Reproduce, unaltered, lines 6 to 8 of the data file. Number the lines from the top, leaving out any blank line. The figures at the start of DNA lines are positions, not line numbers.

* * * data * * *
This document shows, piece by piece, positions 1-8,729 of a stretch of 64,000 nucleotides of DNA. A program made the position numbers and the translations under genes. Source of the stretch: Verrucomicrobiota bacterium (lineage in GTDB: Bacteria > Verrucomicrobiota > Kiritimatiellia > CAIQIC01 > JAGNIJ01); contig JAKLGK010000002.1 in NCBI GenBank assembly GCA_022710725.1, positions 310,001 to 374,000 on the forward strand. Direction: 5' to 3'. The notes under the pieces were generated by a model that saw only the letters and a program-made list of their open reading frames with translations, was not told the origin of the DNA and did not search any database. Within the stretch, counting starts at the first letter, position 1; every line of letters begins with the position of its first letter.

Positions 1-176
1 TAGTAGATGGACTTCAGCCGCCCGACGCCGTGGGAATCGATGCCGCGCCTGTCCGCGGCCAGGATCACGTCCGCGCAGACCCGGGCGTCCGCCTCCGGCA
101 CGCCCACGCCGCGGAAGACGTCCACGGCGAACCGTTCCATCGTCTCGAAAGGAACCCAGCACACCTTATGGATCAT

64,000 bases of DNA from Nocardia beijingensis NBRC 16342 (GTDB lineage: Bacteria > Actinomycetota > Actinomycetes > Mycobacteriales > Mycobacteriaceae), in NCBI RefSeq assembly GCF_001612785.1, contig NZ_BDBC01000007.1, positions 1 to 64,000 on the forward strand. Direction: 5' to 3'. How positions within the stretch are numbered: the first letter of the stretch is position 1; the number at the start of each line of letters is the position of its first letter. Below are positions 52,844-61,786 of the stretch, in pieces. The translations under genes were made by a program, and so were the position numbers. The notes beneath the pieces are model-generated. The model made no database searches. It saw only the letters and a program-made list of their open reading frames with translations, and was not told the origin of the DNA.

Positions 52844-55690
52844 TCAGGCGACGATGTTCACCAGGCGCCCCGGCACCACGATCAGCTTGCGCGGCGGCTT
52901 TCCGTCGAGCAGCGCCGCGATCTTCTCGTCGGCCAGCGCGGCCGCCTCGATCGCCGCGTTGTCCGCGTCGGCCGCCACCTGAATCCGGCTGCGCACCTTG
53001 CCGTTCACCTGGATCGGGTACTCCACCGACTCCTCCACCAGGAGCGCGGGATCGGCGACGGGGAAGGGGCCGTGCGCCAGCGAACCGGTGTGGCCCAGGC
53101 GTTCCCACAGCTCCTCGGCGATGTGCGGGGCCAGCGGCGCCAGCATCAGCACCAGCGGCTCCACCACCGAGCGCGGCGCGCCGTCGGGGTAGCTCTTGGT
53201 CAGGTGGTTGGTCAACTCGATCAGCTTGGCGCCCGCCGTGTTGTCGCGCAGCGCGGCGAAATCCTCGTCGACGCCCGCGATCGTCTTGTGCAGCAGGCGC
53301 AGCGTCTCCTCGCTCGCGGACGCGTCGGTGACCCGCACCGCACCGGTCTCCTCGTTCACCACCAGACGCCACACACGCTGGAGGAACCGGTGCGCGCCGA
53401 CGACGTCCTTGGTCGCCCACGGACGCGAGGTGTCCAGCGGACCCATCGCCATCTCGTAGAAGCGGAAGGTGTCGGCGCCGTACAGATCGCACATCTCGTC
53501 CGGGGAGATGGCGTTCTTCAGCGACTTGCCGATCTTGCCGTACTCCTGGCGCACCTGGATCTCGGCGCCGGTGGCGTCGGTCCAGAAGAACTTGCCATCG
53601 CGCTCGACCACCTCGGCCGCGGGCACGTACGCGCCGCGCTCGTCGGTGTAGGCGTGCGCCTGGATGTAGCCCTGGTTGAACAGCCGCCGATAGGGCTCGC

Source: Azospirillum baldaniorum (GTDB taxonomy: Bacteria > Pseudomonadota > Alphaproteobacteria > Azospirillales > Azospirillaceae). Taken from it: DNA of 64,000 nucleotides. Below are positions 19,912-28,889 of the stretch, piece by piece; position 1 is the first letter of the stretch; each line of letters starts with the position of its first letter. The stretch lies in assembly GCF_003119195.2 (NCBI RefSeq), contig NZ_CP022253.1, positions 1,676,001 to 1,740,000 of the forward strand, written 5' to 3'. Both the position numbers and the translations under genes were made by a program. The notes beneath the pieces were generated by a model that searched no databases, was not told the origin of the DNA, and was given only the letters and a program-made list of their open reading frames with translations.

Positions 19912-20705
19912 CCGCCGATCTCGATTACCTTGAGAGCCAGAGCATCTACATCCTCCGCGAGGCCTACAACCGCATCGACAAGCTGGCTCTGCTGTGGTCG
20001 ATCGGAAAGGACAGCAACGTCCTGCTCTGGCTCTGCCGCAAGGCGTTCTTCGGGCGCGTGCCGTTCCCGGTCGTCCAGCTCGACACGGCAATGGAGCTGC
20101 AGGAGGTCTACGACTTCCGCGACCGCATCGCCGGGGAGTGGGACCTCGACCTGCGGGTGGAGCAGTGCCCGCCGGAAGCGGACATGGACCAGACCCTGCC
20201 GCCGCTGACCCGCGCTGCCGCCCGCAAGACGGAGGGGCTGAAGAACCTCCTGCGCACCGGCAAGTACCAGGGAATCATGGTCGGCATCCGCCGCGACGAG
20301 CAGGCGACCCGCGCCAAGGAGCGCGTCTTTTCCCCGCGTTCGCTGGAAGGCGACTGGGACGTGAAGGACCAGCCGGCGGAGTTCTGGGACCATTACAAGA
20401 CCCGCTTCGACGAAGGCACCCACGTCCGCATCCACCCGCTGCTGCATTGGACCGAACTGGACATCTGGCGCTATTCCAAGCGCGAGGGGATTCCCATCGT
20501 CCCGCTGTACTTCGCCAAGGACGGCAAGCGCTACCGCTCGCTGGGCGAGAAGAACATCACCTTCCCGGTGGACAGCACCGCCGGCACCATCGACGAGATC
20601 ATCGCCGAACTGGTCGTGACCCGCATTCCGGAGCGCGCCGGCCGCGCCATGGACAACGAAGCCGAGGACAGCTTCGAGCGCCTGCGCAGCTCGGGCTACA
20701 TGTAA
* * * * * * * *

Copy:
Positions 52844-55690
52844 TCAGGCGACGATGTTCACCAGGCGCCCCGGCACCACGATCAGCTTGCGCGGCGGCTT
52901 TCCGTCGAGCAGCGCCGCGATCTTCTCGTCGGCCAGCGCGGCCGCCTCGATCGCCGCGTTGTCCGCGTCGGCCGCCACCTGAATCCGGCTGCGCACCTTG